Who is not fascinated by knights in shining armor? Their images continue to attract us to dramatic films, to museum exhibits of elaborate armor and weaponry, or to the showmanship of staged jousts at “Renaissance Fairs”. And we easily think that we understand the ideals of chivalry animating the historical ancestors of these figures in armor. These are “the good guys” of the medieval scene; chivalry made men always “fight fair,” made them polite and respectful to women, and led them selflessly to support only righteous causes.
Medieval Chivalry argues that so simplistic and idealistic a view is not authentically medieval, not the way these elite warriors practiced their profession, nor the way they thought about and debated it over generous goblets of wine in a great hall or around a campfire. The book seeks to recover what chivalry meant from the knights’ own point of view. It shows that modern romantic views came especially from desires in the nineteenth century to reform males. Potentially threatening male vigor might be safely channeled by reviving (and re-inventing) chivalry. My book puts chivalry squarely back into the crucial historical context of its own medieval time-period as a tough and pragmatic warrior code. It argues that chivalry valorized the profession and made its tough practice possible and profitable.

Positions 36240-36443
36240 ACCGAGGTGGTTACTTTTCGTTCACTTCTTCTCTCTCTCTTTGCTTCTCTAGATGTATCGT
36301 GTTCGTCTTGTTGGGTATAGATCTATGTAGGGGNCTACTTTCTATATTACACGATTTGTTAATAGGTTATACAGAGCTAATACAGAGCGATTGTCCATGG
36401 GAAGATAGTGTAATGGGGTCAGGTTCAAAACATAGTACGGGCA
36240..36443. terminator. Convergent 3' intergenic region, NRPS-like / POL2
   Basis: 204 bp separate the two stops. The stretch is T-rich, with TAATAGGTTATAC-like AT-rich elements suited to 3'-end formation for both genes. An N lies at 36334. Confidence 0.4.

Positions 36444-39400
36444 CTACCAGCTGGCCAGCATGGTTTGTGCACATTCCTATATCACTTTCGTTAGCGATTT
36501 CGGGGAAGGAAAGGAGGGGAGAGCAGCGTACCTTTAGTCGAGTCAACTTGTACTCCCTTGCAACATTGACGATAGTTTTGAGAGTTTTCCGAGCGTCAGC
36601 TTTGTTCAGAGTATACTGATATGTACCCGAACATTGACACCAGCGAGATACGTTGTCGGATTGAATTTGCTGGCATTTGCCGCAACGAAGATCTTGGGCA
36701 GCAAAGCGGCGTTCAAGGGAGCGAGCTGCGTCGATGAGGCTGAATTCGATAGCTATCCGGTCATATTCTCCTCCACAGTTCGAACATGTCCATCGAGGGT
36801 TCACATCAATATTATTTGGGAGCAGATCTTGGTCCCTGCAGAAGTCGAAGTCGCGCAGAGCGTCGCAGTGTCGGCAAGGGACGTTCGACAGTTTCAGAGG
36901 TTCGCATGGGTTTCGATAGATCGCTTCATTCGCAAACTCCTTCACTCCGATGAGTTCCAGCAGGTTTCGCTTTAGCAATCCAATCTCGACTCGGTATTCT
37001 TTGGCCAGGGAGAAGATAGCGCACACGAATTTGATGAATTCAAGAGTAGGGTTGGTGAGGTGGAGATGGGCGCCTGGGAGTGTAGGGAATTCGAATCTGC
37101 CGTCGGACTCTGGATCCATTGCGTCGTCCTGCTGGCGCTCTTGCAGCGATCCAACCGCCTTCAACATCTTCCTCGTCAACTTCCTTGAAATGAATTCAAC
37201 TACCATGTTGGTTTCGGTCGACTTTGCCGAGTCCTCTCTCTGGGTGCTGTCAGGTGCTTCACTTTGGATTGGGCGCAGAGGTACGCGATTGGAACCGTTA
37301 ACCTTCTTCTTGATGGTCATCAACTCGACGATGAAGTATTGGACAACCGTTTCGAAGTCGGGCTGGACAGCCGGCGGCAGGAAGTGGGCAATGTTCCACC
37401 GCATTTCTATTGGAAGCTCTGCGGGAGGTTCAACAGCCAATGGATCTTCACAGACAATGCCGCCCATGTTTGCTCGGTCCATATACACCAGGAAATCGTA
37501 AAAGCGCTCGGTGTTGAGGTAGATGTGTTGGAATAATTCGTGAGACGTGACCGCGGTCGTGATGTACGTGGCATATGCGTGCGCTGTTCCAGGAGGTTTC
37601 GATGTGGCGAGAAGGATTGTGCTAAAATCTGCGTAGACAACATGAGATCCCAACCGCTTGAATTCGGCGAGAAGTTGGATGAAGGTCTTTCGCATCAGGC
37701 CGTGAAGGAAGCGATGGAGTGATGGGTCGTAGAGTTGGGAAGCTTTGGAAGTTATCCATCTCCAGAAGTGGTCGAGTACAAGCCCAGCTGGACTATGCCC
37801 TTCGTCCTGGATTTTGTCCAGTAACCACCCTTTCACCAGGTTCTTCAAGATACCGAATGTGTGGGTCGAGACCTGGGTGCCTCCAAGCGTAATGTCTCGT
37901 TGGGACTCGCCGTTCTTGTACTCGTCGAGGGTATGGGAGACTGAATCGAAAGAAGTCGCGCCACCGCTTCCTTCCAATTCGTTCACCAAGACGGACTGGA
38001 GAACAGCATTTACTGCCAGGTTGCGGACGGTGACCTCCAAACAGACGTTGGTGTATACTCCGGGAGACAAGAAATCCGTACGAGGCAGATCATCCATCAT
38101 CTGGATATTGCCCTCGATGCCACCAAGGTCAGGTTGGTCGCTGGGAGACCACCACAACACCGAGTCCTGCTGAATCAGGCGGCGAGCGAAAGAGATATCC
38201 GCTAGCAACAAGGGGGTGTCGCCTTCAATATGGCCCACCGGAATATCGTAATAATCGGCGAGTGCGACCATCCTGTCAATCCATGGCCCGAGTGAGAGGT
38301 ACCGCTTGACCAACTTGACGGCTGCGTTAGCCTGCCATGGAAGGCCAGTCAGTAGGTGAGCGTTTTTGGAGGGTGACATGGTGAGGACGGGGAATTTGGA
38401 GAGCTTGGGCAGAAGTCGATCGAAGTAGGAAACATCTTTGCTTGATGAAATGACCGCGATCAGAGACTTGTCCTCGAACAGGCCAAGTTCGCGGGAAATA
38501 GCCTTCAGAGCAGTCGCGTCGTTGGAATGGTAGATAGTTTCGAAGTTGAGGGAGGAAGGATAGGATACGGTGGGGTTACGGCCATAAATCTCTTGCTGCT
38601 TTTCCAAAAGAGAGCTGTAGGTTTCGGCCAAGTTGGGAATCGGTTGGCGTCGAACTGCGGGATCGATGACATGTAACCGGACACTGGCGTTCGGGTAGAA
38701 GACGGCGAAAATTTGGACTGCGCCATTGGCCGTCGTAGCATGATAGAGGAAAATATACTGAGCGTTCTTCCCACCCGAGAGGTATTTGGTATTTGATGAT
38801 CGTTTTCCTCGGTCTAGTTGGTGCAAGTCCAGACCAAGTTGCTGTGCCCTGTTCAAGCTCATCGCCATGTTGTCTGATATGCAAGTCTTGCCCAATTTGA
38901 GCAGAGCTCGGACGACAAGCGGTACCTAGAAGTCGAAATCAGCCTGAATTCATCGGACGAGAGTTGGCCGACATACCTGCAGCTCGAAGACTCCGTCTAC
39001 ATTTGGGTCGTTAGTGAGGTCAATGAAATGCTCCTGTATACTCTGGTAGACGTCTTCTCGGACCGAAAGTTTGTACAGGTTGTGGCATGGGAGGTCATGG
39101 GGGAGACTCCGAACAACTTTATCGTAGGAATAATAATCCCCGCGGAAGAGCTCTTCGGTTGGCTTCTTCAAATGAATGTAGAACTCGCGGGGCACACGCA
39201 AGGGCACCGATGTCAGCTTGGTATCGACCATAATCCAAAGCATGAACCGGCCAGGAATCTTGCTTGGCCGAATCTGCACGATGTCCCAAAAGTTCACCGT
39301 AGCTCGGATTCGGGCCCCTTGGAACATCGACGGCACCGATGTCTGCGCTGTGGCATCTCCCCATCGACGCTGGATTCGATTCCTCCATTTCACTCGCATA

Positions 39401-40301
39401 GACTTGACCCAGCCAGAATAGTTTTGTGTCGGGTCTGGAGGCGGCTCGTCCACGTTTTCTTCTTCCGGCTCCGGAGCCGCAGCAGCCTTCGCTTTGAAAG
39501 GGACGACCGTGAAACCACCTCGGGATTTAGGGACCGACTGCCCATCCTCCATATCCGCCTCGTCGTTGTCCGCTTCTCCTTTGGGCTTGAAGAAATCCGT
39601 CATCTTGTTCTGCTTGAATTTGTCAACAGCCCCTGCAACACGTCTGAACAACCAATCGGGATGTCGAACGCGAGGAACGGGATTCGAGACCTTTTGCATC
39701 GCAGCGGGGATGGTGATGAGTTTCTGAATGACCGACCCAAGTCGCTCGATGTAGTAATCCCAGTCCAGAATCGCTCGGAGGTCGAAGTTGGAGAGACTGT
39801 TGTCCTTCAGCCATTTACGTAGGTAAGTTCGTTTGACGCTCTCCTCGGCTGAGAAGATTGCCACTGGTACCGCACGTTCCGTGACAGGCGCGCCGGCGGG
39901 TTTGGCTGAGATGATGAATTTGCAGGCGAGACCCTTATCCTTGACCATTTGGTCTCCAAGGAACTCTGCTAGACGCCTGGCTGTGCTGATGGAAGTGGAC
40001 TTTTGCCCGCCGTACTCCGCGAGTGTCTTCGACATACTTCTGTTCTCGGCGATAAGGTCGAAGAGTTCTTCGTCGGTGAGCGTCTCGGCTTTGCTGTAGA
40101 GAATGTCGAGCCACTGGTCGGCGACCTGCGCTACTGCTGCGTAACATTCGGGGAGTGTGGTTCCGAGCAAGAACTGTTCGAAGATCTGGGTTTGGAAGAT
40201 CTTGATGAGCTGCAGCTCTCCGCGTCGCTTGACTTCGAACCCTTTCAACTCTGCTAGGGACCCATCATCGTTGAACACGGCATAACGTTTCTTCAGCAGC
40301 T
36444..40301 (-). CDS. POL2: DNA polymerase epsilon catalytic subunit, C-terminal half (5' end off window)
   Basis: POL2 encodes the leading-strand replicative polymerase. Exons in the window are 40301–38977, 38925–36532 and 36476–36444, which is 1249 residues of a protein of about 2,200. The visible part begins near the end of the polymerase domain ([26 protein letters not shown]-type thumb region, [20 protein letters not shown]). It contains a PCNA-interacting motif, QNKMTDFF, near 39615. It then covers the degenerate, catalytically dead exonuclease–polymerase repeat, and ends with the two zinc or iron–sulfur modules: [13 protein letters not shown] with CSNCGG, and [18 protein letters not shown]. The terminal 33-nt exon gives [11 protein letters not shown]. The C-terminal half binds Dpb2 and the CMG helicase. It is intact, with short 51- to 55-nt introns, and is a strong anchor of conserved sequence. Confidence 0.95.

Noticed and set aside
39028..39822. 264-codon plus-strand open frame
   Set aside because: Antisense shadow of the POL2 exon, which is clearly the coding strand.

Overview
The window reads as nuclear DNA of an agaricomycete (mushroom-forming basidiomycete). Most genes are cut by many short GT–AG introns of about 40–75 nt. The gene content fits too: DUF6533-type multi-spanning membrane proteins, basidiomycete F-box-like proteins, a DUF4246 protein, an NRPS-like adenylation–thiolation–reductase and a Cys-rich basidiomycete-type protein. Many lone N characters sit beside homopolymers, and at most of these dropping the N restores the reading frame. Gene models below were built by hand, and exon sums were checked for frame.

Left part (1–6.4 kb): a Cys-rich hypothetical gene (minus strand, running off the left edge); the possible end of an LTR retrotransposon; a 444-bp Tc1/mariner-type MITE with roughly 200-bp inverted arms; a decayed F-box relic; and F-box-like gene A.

This approach scarcely makes chivalry less important. Never did chivalry rest on merely superficial or frivolous gestures. It was thoroughly hard-headed and it fit the hard warrior profession into medieval life; indeed, chivalry formed one of the fundamental structural elements of that life. Through chivalric ideals a lay elite made sense of violence and ravaging, negotiated the restrictive roles of governance confronting claims of proud independence, incorporated crucial religious piety, portrayed intense male friendship and lauded heterosexual love; it explained status and acquisition of wealth.
Studying chivalry over several decades of my adult life has happily taken me into fascinating corners of medieval civilization, with basic questions continually being unearthed. Are there boundaries between licit and illicit violence? Were women in general beneficiaries of chivalric notions or were they more likely to become victims? How could merciful principles of medieval Christianity (such as those forming the Sermon on the Mount) be squared with the hard, violent, and destructive warrior profession? What can the self-representation of the knights on their seals (used to authenticate documents) and the memorials in brass or stone placed over their tombs tell us?
Confronting this plenitude of puzzles I have found the study of chivalry so fascinating for so long. Its practices were indeed colorful and sometimes quaint, but behind the plumes and pageantry and above the roar of spectators at tournament fields we cannot miss the close discussion about basic values and life and death issues.